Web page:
Sunday, 15 May 2016

A nomad in the garden

A species that I've wanted to see for a while is the cuckoo bee Nomada marshamella, but until now every one I've found locally has turned out to be one of the other common species like goodeniana or flava. That changed yesterday when I had a quick check of the hedge in the front garden and spotted a large  unfamiliar looking Nomad on a flower. I quickly grabbed a pot, and helped by the cool temperature was able to easily capture the bee for closer inspection.

It was quickly obvious that this wasn't another goodeniana, the scutellar spots and tegulae were both orange rather than yellow, and on closer inspection the yellow band on tergite 2 was broken. Consulting with the superb Field Guide to the Bees of Britain and Ireland it was quickly apparent that I had my first N.marshamella, result! With the Id confirmed I released the bee back onto the same hedge and she obligingly hung around for a few photos before flying away.
Nomada marshamella (f)
Nomada marshamella
Nomada marshamella (f)
Nomada marshamella
The Nomada bees are a fascinating group of around 850 species worldwide, of which 29 make their home in the UK. They're all cuckoo bees, laying their eggs in the nests of other bee species, where they hatch out before the host eggs, and devour the stores of food left there by the host mother. The hosts are often Andrena bees, as in the case of N.marshamella which is a cuckoo on Andrena scotica, but other bees such as Melitta and Lasioglossum are also used.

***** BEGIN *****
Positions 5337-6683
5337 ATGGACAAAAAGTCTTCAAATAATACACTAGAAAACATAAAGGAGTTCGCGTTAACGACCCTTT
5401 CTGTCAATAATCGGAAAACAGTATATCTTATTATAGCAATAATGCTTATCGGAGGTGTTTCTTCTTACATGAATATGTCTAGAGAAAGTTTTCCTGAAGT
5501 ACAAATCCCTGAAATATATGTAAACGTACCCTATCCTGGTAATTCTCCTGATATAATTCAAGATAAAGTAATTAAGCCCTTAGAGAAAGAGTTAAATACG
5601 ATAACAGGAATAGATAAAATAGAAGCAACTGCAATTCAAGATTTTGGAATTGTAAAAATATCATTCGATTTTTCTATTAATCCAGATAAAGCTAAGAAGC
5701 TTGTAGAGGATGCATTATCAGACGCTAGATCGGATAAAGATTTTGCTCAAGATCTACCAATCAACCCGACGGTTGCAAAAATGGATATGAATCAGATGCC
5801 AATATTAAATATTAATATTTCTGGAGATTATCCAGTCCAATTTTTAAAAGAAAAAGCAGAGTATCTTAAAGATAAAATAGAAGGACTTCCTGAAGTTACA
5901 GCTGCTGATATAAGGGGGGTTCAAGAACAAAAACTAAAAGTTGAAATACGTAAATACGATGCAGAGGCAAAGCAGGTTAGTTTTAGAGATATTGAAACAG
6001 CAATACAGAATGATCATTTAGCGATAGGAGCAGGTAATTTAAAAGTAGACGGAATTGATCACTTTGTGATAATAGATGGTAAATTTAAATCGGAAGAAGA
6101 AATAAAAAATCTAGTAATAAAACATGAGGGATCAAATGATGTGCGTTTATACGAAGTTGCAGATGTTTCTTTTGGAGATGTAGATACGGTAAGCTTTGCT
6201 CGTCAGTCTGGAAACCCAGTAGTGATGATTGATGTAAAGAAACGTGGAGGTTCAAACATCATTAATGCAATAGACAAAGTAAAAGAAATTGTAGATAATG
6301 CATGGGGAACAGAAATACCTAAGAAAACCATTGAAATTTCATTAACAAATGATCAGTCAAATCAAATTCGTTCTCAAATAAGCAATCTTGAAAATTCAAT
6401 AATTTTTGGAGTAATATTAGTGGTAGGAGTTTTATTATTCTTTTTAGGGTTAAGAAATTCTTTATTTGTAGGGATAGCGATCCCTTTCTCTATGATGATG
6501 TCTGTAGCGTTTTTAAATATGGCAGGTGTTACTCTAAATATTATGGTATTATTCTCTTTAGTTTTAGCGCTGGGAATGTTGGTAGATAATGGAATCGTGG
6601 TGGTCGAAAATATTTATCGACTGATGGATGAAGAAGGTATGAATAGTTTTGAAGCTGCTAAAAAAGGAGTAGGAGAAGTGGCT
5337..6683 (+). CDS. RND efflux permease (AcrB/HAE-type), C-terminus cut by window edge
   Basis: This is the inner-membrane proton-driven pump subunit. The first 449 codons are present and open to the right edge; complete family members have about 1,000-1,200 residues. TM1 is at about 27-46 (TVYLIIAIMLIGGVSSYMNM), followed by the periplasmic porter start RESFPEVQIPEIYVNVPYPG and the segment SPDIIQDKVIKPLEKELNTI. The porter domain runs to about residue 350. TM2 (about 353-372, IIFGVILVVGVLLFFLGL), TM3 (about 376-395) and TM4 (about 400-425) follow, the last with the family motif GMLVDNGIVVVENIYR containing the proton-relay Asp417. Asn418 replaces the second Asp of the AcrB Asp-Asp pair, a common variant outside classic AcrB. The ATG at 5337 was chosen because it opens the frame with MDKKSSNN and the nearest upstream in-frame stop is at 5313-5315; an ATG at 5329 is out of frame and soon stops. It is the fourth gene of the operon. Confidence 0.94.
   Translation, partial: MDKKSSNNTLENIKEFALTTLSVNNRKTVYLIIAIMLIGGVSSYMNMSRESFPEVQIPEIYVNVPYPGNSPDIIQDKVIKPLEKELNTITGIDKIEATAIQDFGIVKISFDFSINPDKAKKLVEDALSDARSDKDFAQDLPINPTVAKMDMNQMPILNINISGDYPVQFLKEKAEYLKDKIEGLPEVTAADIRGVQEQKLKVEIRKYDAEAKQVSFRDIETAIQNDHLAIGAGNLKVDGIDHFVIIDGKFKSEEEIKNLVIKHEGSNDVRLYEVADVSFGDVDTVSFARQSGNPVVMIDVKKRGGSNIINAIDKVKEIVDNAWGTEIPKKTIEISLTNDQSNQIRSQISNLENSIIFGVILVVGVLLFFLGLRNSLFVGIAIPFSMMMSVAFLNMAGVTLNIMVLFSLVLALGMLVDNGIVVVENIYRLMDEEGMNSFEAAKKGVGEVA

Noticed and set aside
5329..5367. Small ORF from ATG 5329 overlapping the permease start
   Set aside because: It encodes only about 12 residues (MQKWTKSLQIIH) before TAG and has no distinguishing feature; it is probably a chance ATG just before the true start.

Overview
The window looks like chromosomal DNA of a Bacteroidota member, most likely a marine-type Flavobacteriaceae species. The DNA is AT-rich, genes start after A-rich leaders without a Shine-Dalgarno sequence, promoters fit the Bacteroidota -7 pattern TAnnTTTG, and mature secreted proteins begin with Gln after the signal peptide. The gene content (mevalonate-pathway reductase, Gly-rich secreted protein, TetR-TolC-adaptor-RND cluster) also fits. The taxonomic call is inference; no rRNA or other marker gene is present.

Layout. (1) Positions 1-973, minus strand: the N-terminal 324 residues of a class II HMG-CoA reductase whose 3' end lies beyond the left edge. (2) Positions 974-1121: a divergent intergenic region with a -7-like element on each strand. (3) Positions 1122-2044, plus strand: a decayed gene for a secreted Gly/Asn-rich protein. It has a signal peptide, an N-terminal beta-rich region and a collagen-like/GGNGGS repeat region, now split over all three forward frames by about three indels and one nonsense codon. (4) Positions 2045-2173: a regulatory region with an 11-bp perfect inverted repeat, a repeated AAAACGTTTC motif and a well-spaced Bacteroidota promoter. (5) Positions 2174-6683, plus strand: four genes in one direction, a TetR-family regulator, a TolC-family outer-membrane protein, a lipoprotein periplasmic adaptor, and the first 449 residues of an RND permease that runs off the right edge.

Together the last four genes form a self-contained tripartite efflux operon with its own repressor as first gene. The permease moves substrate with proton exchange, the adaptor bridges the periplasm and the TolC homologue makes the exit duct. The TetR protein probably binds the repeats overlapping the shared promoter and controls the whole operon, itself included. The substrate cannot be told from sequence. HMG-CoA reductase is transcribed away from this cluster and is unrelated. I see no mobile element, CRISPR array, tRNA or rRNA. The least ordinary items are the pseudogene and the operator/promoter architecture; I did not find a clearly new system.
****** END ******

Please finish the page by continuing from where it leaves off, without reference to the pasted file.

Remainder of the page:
Identification is often tricky, although most Nomads are boldly marked with combinations of reds, blacks, yellows and whites, several species often share the same colour scheme, marking morphological features such as the shape of the mandibles key to clinching a confirmed Id. Association with a host species can also help narrow down the choices, but as many species of solitary bees will often nest in close proximity, and several Nomad species will use the same hosts, it's far from a guaranteed method.

Andrena scotica (f)
Andrena scotica, the host of N.marshamella
Nomada marshamella is the tenth species of these fascinating little bees I've seen, so just another 19 to find. A few of those species are extremely rare, but looking for them would take me to some lovely places, so I'll be happy to keep on searching for them.

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